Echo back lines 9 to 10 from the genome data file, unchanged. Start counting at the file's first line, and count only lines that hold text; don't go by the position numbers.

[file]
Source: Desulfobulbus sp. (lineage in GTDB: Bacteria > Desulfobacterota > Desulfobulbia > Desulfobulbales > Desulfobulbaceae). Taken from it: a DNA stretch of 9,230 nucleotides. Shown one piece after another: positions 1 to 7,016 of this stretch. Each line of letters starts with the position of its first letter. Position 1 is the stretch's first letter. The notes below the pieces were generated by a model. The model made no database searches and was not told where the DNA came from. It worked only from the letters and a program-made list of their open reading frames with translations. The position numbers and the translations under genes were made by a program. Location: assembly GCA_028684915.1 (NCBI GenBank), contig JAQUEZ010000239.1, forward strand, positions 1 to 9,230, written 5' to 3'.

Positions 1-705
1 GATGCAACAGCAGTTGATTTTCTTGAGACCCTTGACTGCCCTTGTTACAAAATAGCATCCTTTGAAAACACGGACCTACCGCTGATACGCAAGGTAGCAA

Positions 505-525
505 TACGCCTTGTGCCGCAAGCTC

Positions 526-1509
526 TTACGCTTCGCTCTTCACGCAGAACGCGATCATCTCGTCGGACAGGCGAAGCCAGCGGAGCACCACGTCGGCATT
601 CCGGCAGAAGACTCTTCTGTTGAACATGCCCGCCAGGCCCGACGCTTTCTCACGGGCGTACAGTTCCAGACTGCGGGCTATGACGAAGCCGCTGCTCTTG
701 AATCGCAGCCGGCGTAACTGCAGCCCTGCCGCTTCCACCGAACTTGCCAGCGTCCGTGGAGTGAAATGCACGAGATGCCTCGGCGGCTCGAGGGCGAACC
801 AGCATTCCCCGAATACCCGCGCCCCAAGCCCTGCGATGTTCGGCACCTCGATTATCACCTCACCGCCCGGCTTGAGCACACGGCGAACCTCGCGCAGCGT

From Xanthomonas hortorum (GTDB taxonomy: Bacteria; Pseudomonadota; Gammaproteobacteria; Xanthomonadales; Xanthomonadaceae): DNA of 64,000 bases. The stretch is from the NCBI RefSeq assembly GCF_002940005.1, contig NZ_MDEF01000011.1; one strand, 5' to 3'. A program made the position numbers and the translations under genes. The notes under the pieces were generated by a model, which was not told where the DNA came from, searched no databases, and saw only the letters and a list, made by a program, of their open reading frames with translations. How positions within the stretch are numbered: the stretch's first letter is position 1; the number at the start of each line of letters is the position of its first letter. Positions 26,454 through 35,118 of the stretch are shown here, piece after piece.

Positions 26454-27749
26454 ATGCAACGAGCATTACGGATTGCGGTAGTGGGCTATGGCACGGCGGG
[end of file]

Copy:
701 AATCGCAGCCGGCGTAACTGCAGCCCTGCCGCTTCCACCGAACTTGCCAGCGTCCGTGGAGTGAAATGCACGAGATGCCTCGGCGGCTCGAGGGCGAACC
801 AGCATTCCCCGAATACCCGCGCCCCAAGCCCTGCGATGTTCGGCACCTCGATTATCACCTCACCGCCCGGCTTGAGCACACGGCGAACCTCGCGCAGCGT